Today the economy is still chugging along as it was before the tax cuts. Corporations are raking in record profits while still not paying their fair share. The corporate tax rate in Ontario is still at 11.5 percent and the Conservative Provincial government has pledged to finish the job the Liberals started by reducing the corporate tax rate to 10.5 percent.

This will take away roughly another $1 billion in revenue while healthcare, education, childcare, child nutrition programs, and front line services you rely on are cut.

It seems we’re expected to pay more for less, while corporations are paying less and raking in more profits.

Supporters of this tax cuts plan will argue it “stimulates job growth.” As I detailed in the 2013 article, studies show that despite over 15 years of corporate tax reduction, corporations have simply banked the money instead of reinvesting it as was intended. This notion holds even more truth today. It is madness to continue this policy.

To be clear, I am not speaking about taxes on small businesses. They enjoy a completely different and smaller tax burden, as they should. This is about the mega corporations with assets of over $50 million who are sitting on piles of cash yet refuse to pay their fair share.

For years and years, both the Conservatives and the Liberals have counted on your vote so they can subsidize the profits for their big business friends on your back. 

This fall, don’t let them take your vote for granted again.

Maria Augimeri is the former Councillor for Downsview, Former Chair of the TTC, TRCA, North York Community Council and Downsview Aerospace Working Group, and the current federal NDP candidate for Humber River—Black Creek. She is a periodic contributor to the Downsview Advocate. 

TRCA building’s groundbreaking event

I was pleased to participate in the ground-breaking ceremony on June 7 for the brand new Toronto and Region Conservation Authority (TRCA) head office in our community. This project is significant for many reasons.

The Toronto and Region Conservation Authority is an essential provincial body that manages our city’s watershed and ravine system (such as the Humber River and Black Creek waterways). They ensure that the ongoing effects of climate change are mitigated, and they do the bulk of behind-the-scenes work in ensuring our community remains as safe as possible from flooding and pollution. The reason we have clean and reliable water sources is partially due to the good work done by the TRCA. As seasonal and flash flooding becomes more commonplace, the TRCA’s efforts are becoming ever-more essential.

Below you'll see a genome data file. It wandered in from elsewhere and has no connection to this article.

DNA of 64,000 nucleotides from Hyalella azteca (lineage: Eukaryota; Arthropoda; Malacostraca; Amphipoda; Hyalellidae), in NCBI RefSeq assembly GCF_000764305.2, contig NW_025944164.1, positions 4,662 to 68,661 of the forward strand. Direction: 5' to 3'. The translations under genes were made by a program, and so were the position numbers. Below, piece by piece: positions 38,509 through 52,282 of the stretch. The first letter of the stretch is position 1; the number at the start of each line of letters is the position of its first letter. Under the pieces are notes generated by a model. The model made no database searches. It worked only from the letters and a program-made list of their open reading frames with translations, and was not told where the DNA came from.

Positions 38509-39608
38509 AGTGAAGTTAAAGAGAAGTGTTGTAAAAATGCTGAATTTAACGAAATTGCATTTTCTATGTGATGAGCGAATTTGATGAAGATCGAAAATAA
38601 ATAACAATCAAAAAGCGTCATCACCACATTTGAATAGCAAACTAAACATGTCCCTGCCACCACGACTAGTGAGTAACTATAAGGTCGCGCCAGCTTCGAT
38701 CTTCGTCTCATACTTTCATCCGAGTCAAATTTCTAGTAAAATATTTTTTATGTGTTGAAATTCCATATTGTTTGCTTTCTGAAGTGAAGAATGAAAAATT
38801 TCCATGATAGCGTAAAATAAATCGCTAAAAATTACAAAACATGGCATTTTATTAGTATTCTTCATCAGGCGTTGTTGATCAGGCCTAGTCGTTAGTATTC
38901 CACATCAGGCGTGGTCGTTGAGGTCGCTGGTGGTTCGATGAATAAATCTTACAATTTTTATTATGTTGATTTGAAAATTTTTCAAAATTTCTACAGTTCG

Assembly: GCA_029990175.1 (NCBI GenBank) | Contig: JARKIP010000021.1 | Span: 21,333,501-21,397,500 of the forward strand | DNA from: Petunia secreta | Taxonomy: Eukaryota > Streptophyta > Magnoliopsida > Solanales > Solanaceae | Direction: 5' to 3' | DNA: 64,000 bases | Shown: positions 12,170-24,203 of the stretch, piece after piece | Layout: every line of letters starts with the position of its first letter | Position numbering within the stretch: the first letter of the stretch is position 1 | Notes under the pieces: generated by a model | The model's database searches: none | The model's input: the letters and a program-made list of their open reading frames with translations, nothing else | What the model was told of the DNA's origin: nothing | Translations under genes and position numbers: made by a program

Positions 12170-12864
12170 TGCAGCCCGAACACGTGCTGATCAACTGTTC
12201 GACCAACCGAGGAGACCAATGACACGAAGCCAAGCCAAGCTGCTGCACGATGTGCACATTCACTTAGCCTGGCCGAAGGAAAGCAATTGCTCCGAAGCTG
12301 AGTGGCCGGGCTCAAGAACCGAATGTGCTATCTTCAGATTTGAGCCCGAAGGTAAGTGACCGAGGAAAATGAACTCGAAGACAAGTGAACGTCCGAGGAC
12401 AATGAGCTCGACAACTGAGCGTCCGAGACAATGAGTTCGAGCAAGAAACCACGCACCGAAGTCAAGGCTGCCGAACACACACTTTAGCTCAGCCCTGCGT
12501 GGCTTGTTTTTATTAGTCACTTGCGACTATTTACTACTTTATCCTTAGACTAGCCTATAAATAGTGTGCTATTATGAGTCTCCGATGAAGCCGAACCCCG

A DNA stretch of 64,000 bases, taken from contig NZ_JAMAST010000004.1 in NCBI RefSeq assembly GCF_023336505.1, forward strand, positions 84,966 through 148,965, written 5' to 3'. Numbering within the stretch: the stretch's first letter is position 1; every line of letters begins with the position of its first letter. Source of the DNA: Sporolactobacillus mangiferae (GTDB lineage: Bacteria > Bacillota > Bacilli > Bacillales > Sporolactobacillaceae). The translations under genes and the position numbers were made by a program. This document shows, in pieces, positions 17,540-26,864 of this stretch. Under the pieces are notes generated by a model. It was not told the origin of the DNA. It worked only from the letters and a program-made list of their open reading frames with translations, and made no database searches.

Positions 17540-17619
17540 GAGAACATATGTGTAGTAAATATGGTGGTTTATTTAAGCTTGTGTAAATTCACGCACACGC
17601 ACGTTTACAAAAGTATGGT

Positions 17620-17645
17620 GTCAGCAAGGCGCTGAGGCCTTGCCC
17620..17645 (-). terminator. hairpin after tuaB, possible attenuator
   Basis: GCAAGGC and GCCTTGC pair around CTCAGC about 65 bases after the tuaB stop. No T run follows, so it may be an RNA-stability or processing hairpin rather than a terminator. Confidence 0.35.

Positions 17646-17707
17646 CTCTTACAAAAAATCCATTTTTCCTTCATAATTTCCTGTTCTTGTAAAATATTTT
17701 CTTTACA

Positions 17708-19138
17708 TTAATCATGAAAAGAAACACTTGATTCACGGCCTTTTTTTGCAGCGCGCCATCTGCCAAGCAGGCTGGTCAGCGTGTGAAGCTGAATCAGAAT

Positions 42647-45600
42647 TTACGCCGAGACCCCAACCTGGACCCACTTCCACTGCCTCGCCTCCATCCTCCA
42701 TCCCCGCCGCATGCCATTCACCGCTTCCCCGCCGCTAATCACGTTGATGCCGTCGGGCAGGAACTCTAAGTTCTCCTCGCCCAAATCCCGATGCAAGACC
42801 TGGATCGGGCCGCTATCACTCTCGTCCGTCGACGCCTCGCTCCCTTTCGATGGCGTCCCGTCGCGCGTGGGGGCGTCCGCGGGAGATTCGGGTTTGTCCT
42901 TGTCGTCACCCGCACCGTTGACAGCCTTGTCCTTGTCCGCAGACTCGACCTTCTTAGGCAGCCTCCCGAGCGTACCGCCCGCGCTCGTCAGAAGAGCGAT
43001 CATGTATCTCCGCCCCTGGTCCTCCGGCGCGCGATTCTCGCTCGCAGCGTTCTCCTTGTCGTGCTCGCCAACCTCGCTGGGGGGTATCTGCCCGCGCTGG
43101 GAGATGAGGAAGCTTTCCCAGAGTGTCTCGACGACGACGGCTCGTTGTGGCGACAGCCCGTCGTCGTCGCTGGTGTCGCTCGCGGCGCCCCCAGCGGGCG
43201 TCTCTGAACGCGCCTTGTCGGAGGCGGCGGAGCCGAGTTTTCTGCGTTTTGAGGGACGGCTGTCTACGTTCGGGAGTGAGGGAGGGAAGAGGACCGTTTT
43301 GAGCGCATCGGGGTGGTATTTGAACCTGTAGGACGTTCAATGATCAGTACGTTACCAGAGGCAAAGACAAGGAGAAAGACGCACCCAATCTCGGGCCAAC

The building itself is to be on 5 Shoreham Drive. It will be a state-of-the-art eco-friendly structure that sets a new standard for office building development with the highest ‘green’ certifications and low-carbon footprint. The building is aiming for Leadership in Energy and Environmental Design (LEED) platinum certification as well as “WELL Building” certification. It is the kind of building we can point to when looking to achieve the highest standards in commercial building development in our community and City. It is set to be completed in spring, 2021.

The economic impact of this new building will also be a welcome benefit to our community. The hundreds of full time jobs the office will bring, in addition to the thousands of volunteers it will attract every year, will generate new business and economic activity to our area.

The TRCA was founded in the wake of Hurricane Hazel’s disastrous flooding impact on the City of Toronto. Its mission statement is to ensure our city and region’s ability to weather 10, 25, and 100-year storms is maximized, and our watersheds and ravines remain protected from pollution and inappropriate development. It is essential to the quality of life in our city. 

In my roles as TRCA Chair, Toronto City Councillor, and TRCA Board Member I have overseen this project since its infancy and I was extremely proud to be alongside other dignitaries to break ground for it in Humber River—Black Creek. 

Maria Augimeri
TRCA Board Member,
Former TRCA Chair,
Former Toronto City Councillor